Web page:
Review: Lilies revival adds new layers to a complex queer classic

LILIES OR, THE REVIVAL OF A ROMANTIC DRAMA by Michel Marc Bouchard (lemonTree Creations/Buddies In Bad Times/Why Not). At Buddies.


LILIES OR, THE REVIVAL OF A ROMANTIC DRAMA by Michel Marc Bouchard (lemonTree Creations/Buddies In Bad Times/Why Not). At Buddies in Bad Times (12 Alexander). Runs to May 26. $20-$40. buddiesinbadtimes.com. See listing. Rating: NNN

The classic Canadian play Lilies has a lot going on: its a revenge story and a queer romance set in two time periods, and uses a play-within-a-play-within-a-play structure to comment on the power of theatre as an art form.

Director Cole Avis takes Quebecois playwright Michel Marc Bouchards 32-year-old meta-narrative (translated in 1991 by Linda Gaboriau) about Catholic repression even further in this version co-produced by Why Not Theatre and lemonTree to cap off Buddies in Bad Timess 40th anniversary season.

By filling the cast with mostly Black and Indigenous actors, and weaving in Indigenous rituals, the director sharpens the view of the Catholic Church as a force of colonial violence and slyly flips the theatre-as-reckoning structure into a potent metaphor for restorative justice.

Simon Doucet (Walter Borden), a dying inmate in a Quebec prison in 1952 calls Bishop Jean Bilodeau (Alexander Chapman) to hear his confession. But it turns out he has an ulterior motive: to present Bilodeau with a play that dramatizes the events leading up to his wrongful imprisonment in 1912.

As the old men watch, a group of mostly younger inmates performs a torrid romantic drama with props and costumes fashioned from prison objects. In Roberval, Quebec, Simon (Tsholo Khalema) and Bilodeau (Indrit Kasapi) are starring in a homoerotic school play about Saint Sebastian alongside Vallier (Waawaate Fobister). The sexually repressed Bilodeau becomes jealous of his cast mates budding romance and confronts them, triggering events that prompt Simon to turn against Vallier and become engaged to the Parisian baroness Lydie-Anne (Ryan G. Hinds).

All the while, the imperious older Bilodeau grows angrier and antsier, interrupting the performance and provoking the bellicose Simon to shout him back into his seat. Though Borden spends much of the two-hour show watching from the sidelines, the stage veterans volatile presence he also dips into the play-within-a-play to take the role of Simons intolerant father, Timothee sets the tone for a handful of fiery performances that dominate the show.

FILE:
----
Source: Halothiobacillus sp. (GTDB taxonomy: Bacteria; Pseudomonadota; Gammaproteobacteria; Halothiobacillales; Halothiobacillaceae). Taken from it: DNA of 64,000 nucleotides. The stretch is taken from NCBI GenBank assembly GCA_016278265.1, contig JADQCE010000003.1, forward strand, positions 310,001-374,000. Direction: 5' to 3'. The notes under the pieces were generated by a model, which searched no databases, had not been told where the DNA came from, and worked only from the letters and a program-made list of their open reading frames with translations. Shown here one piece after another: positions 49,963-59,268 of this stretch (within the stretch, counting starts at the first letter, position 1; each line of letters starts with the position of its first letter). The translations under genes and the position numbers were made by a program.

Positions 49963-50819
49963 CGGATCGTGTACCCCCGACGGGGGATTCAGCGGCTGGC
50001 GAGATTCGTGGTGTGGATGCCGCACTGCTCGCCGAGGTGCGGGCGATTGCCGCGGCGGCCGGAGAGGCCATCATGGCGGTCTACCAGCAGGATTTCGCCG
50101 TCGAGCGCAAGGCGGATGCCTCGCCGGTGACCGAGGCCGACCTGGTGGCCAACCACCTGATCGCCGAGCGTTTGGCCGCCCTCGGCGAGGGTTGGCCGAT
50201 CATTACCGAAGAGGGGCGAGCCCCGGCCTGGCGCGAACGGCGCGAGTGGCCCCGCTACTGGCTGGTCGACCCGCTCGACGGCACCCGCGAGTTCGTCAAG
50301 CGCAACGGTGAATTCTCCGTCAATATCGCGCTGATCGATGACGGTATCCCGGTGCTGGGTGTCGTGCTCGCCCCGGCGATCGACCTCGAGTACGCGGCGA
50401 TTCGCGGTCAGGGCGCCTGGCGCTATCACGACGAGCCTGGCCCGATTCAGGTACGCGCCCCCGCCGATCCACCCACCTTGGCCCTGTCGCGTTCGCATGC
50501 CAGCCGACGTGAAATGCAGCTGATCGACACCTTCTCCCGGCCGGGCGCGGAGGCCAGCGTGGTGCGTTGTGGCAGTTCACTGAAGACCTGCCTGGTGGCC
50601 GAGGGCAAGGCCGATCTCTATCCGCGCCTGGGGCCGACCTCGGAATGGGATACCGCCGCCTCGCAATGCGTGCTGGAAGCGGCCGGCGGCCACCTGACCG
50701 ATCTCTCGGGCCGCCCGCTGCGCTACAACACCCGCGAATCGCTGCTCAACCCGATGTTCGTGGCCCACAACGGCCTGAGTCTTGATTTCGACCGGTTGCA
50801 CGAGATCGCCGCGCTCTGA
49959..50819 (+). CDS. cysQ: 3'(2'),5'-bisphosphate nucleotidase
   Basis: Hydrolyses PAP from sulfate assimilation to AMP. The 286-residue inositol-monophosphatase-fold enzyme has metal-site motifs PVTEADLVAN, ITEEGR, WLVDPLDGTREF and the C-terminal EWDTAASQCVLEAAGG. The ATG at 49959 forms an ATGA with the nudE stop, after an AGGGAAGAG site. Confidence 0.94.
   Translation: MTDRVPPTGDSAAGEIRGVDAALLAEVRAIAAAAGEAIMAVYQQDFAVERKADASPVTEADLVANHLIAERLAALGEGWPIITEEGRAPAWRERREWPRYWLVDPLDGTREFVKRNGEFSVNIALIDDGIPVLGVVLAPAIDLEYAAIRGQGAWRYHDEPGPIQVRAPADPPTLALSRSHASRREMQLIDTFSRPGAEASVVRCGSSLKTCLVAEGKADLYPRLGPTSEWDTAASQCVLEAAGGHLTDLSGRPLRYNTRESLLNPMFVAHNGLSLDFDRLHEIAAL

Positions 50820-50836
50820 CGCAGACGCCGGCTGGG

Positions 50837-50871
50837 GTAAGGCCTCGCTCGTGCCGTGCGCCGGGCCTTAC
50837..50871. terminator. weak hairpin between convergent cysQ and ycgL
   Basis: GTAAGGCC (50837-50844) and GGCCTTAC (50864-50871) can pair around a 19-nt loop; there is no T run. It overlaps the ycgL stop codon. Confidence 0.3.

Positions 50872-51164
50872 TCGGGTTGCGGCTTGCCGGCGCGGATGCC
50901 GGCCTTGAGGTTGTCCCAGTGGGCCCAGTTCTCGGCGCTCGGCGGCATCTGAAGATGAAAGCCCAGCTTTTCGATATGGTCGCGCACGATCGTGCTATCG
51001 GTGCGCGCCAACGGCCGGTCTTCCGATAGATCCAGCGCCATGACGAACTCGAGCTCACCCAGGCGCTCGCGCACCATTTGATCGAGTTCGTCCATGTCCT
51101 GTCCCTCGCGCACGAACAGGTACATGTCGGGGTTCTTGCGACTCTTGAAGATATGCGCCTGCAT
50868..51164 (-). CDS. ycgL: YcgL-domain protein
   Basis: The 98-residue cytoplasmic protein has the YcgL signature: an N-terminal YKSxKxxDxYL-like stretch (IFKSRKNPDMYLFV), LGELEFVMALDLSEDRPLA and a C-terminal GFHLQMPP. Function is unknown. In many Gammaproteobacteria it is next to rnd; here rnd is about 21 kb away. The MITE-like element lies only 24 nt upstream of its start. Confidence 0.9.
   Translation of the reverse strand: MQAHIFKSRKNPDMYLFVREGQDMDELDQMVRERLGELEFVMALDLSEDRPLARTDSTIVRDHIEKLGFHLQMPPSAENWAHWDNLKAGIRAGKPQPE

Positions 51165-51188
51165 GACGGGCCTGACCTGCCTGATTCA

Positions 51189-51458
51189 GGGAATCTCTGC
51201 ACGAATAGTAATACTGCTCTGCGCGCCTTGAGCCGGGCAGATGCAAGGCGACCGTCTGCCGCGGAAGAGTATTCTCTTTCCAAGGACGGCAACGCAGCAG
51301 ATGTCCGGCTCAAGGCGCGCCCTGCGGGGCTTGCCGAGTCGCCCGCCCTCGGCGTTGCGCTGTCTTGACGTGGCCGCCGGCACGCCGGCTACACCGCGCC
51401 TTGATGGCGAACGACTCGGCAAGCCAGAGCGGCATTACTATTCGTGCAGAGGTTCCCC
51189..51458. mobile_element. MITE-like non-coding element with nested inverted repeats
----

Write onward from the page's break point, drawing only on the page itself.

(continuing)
After setting up the love triangle plot, the play spends a lot of time exploring younger Simon and Valliers relationships with the women in their lives.

The Buddies mainstage is big, and Troy Emery Twigg handily fills it with the most interesting and physically demanding role: Valliers mother, Marie-Laure de Tilly. Accepting of her son, she is the moral heart of the play but also prone to exaggeration, and Twigg fluidly moves between solemnity and camp.

Similarly, Hinds brings a dominating, grand dame gravitas to Lydie-Anne, adding depth and tragedy to an instigating character that could have easily fallen into caricature as Simons beard.

Fobisters Vallier is a nexus point between the romantic, the spiritual and the political. The actor has a captivating presence, but his romantic rapport with Khalema gets lost in the layers of intricate dialogue. Supporting players Kasapi, Mark Cassius and Joseph Zita also struggle to break through in the stacked cast.

Chapman, despite spending most of the show side stage with Borden, is a standout. Though his character has plenty of self-righteous outbursts, his performance is predominately reactive and visual, imparting a tortured inner turmoil with small gestures and glances.

The play builds to the bishops big, revelatory scene, but the show is less interested in what motivates structures of power than their damaging effects. Simon and his mother’s Indigeneity is emphasized through movement, language and music, deepening the stakes and suggesting expansive context and history. But Kasapi’s younger Bilodeau feels like an afterthought, and the lack of heat in the love triangle saps dramatic momentum in the lead-up to the climactic moment.

At times, the spacious set feels underused. However, scenographer Jay Havens finds ways to reinforce the reclamation theme by flipping mundane and churchly objects into sacred and profane ones, a cheeky example of which comes when a church pew morphs into a bathtub that is the site of a sexual encounter. Michelle Ramsay‘s reddish-brown lighting design subtly adds a warm, antique feel.

This version of Lilies is full of intricate layers that dont always coalesce, but it’s electrifying when they do.

@kevinritchie

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